A tighter design rule in the AC48 should lead to closer racing, and give the America's Cup challengers a better shot at beating the Defender. It’s not often that a Defender willingly yields advantage to the Challengers, so Russell Coutts should be given credit for opening up the field. This decision has made the 2017 America's Cup, in theory, “anyone’s game”, where viewers can root for the underdog as well as the champion – that’s as mainstream as it gets.

Formula One-style pit lane

While it’s hard to argue that staging the 2017 event on a remote island in the Atlantic Ocean is opening the America's Cup to the mainstream, those who do make the trip to Bermuda will be rewarded with a great spectator experience, says Russell Coutts.

Not least that he is doing away with the barbed-wire, ’no intruders’ attitude to running closed team bases. Instead, Coutts says spectators will get Formula One-style ‘pit lane’ access to all the team bases in Bermuda. Just one of the many reasons why Bermuda was chosen to host the America’s Cup.

Mainstream TV commentary for the masses

For the 2013 America's Cup, Emmy-award winning Stan Honey was given the opportunity to develop real-time graphics that brought live TV coverage of sailing to life in a way that we’d never experienced before. Combined with some well-pitched commentary that worked for both sailing aficionados and complete newbies, Honey’s LiveLine technology helped deliver compelling, real-time edutainment to TV and YouTube viewers around the world.

More proof that the 2017 America's Cup is going mainstream is that the coverage will be on a TV near you. Instead of holding out for TV rights that no major broadcaster ever wanted to buy, the America’s Cup has become more realistic about its standing in the sports world and is tying up deals with major broadcasters as a result. The sky-high profile of Sir Ben Ainslie has helped secure BT Sport’s live coverage of all America’s Cup racing in the UK and Ireland through to the finals in 2017. The BBC will carry highlights programming from the America’s Cup after acquiring free-to-air broadcast rights for the event.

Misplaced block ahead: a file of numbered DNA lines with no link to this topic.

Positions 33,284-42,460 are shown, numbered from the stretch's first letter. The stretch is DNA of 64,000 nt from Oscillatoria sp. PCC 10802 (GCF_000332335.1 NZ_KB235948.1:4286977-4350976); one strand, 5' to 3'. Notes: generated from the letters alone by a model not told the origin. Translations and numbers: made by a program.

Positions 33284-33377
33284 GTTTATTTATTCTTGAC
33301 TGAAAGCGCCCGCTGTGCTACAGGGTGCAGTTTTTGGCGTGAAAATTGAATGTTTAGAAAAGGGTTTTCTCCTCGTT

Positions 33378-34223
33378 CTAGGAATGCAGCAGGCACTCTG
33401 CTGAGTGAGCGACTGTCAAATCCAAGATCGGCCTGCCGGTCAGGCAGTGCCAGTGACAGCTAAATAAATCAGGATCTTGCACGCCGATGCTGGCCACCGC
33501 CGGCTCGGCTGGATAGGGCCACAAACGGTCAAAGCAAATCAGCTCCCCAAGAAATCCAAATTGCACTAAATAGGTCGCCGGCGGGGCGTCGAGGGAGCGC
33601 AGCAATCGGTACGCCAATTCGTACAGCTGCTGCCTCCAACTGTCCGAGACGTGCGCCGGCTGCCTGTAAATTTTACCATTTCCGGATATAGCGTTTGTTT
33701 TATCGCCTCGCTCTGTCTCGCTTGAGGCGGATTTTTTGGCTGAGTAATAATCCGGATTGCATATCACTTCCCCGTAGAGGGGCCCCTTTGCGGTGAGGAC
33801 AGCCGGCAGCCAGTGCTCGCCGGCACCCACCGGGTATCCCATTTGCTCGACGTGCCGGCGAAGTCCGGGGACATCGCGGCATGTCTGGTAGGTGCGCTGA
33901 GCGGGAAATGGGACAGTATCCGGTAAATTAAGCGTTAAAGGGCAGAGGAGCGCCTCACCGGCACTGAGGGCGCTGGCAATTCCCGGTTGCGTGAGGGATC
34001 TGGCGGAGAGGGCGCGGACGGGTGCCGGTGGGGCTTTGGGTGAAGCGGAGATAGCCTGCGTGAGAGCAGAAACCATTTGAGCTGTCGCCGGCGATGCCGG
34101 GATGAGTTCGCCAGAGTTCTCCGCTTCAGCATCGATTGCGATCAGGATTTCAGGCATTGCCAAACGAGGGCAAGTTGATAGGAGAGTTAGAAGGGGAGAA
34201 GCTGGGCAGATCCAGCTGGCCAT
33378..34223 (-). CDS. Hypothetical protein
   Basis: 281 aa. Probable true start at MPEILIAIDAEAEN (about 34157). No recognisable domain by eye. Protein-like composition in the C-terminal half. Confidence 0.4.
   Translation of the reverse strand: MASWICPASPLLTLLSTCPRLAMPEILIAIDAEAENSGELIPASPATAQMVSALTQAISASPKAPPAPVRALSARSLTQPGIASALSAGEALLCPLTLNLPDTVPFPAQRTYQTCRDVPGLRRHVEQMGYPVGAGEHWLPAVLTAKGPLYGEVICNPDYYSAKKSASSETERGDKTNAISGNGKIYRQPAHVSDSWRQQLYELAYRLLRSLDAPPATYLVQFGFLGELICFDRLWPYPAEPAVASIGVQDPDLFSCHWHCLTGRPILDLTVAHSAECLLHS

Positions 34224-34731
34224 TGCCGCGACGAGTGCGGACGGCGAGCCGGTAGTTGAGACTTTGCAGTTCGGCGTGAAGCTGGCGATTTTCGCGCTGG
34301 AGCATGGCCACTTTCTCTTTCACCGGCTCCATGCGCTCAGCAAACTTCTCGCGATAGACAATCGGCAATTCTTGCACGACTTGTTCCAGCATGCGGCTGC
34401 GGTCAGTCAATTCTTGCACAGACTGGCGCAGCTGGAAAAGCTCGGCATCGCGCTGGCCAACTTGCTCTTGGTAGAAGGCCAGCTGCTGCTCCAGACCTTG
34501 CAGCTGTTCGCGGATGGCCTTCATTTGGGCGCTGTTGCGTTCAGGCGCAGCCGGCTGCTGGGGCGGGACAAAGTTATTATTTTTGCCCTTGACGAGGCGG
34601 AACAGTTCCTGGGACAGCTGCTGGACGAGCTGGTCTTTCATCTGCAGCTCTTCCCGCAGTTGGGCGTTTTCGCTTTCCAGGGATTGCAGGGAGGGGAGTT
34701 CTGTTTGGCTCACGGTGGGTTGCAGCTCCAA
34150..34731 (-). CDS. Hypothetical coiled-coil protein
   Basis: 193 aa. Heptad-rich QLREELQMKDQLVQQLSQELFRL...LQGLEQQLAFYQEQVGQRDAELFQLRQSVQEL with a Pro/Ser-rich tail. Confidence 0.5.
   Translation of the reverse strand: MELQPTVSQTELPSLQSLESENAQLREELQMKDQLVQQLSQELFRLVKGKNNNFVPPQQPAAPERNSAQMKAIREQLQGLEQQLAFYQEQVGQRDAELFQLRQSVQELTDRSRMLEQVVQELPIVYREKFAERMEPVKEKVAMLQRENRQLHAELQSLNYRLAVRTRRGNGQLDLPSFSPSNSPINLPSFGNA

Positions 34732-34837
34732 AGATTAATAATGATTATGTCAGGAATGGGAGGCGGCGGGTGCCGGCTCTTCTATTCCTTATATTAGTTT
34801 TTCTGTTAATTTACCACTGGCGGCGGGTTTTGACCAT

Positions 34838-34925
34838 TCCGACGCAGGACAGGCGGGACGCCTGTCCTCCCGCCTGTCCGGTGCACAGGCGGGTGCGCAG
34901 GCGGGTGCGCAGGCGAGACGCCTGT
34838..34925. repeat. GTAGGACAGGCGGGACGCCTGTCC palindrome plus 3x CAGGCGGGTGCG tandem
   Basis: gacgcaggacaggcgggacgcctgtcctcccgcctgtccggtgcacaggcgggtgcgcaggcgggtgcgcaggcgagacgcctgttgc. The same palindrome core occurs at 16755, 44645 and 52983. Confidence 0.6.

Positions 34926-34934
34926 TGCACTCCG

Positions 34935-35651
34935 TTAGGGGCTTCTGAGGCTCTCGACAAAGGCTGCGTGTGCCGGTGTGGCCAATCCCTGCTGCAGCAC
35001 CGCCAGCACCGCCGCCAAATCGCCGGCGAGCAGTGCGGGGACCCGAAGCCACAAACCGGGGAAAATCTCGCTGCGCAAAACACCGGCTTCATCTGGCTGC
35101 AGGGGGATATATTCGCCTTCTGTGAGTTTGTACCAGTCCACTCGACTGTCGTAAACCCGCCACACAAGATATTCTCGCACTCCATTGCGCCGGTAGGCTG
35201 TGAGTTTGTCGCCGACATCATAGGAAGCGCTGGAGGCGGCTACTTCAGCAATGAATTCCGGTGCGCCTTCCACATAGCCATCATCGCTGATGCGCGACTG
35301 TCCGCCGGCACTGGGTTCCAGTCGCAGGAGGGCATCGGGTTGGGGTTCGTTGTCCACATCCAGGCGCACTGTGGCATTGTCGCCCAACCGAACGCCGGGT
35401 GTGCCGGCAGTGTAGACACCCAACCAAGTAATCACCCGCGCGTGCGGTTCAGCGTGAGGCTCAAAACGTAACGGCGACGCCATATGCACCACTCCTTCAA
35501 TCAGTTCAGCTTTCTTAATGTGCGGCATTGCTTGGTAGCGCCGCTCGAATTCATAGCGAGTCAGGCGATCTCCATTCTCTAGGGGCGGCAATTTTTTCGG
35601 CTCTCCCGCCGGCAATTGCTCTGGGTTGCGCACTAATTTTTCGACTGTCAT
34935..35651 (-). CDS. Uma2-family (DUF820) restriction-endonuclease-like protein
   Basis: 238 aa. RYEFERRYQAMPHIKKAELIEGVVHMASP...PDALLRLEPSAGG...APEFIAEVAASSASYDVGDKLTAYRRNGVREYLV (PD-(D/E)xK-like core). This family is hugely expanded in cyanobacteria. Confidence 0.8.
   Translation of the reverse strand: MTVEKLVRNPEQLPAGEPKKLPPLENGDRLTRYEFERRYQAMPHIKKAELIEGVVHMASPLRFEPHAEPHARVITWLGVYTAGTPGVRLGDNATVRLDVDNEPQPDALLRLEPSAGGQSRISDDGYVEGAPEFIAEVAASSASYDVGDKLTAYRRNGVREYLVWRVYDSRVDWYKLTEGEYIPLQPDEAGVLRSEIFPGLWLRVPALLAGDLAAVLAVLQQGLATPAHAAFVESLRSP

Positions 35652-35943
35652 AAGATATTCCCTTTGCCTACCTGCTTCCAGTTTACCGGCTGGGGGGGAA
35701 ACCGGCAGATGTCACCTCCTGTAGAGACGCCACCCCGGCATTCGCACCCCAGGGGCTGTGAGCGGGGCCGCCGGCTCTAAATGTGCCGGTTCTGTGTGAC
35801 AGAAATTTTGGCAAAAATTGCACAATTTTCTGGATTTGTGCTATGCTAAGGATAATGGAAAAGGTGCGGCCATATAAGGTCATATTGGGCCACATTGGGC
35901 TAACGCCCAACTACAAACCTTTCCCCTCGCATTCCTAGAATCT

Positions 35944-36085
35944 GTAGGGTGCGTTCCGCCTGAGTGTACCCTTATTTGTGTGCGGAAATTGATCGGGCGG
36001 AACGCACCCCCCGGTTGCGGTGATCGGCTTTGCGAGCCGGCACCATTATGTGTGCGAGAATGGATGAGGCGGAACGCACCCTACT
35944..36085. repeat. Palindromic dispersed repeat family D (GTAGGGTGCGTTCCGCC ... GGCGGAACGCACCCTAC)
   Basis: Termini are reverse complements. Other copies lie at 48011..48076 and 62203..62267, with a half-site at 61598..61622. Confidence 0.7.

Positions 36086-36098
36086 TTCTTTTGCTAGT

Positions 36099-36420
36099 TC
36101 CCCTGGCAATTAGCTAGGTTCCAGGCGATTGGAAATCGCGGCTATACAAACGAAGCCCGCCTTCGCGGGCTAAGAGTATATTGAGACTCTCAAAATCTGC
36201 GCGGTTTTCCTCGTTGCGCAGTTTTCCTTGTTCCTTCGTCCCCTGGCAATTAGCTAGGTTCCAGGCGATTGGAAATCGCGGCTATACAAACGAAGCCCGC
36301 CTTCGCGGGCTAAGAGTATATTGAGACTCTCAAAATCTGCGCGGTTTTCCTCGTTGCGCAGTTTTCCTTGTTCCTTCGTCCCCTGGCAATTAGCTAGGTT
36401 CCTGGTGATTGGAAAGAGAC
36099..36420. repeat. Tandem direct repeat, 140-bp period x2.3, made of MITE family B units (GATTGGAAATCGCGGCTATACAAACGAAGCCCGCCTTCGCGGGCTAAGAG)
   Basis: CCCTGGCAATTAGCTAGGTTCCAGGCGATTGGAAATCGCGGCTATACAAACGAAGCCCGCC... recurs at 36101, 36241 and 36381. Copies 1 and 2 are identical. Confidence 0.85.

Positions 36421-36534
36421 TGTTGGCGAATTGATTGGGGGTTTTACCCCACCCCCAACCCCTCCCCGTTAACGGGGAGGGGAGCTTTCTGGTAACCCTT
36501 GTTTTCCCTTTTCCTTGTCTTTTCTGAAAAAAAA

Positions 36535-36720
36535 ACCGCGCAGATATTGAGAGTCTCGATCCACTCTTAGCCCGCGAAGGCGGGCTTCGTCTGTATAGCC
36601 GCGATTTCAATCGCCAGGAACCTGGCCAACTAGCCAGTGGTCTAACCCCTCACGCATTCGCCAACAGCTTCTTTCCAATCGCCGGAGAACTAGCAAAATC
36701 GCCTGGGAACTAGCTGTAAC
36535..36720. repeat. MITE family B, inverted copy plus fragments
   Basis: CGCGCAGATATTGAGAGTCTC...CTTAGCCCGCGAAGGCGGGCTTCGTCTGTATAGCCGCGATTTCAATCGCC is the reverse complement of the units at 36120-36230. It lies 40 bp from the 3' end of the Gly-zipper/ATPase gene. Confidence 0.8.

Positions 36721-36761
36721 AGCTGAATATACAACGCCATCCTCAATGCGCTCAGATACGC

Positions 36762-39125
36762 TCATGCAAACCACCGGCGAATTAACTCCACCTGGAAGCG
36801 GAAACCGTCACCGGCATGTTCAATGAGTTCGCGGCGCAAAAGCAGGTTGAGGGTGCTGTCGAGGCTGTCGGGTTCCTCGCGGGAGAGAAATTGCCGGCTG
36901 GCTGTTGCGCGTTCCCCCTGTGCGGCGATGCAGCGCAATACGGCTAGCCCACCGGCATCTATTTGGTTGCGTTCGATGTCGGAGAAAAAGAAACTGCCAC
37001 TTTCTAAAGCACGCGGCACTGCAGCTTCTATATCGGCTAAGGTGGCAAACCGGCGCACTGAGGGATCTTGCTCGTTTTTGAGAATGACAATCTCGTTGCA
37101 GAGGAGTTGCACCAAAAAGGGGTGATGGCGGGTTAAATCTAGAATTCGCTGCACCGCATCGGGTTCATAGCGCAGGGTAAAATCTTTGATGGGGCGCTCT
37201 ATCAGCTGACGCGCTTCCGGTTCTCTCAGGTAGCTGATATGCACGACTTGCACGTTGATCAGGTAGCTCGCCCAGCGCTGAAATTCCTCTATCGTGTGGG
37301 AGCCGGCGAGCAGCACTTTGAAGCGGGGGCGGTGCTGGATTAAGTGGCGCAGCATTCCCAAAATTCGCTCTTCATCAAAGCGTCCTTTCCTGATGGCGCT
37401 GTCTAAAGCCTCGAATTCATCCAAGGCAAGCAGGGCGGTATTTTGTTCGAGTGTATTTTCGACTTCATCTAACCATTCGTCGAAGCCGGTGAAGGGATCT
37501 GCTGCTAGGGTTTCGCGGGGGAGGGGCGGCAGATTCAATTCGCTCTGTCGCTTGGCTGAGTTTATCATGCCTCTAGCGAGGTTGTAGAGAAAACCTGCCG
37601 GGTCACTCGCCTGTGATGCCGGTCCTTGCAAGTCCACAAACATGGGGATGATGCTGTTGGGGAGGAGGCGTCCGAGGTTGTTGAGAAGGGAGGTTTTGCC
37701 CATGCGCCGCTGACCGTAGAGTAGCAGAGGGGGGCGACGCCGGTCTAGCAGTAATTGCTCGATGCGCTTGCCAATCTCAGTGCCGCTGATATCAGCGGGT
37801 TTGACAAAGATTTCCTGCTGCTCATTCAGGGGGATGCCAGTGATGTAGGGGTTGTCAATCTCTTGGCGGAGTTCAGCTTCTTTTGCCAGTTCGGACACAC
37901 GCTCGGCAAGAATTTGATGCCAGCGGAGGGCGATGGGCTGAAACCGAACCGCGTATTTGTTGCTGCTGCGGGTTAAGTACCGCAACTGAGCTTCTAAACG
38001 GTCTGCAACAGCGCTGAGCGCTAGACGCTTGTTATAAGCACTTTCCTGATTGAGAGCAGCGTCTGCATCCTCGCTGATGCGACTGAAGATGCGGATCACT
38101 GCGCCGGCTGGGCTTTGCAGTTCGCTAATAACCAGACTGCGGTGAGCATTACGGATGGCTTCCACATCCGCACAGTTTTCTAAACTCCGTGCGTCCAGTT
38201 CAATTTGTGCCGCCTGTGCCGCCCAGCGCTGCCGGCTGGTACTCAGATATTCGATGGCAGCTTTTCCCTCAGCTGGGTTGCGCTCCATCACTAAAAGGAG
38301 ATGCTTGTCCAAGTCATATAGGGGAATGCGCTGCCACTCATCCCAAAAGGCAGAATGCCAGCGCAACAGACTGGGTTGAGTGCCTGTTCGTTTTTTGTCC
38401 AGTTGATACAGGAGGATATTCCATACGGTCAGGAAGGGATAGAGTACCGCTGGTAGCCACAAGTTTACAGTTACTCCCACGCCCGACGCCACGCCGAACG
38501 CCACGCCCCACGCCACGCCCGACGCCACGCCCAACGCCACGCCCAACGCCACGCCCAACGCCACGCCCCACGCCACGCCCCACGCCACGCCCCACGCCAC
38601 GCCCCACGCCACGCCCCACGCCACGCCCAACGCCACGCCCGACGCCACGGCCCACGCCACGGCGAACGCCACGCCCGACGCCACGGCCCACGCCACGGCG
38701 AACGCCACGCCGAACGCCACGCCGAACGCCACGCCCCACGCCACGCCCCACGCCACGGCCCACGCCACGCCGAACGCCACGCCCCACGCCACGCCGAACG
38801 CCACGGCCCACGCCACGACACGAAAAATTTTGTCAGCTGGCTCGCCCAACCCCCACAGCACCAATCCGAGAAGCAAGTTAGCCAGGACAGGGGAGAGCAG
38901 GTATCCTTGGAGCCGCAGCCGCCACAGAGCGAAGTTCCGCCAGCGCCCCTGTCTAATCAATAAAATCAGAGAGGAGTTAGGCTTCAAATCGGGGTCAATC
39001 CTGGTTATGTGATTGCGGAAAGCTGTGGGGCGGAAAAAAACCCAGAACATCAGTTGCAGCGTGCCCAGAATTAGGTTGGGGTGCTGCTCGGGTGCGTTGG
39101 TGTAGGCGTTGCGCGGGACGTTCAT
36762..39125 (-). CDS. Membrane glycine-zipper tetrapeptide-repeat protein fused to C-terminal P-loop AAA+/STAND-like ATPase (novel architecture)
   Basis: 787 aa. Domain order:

Tech advances offer real-time insight

“Yeah, yeah, just sail the boat Jimmy.” Who can forget Ben Ainslie’s bossing of his own skipper, Jimmy Spithill, during one of many intriguing and entertaining verbal interchanges during the 2013 Cup? It was the first time we’d been given a real insight into what the sailors are saying and thinking while in the heat of battle. The on-board audio was one of the most important but under-rated innovations of the last Cup.

Advances in technology will result in more behind-the-scenes glimpses for the 2017 America's Cup. We already know that sailors will be wired up for heart rate and other vital statistics while they’re racing. And just like Formula One lives and breathes on the live data streaming off the race cars and on to our TV screens, the aim is to get a genuine, real-time insight into what the sailors are experiencing as they wrestle their foiling beasts around the race track. One day we might even know what the sailors are thinking!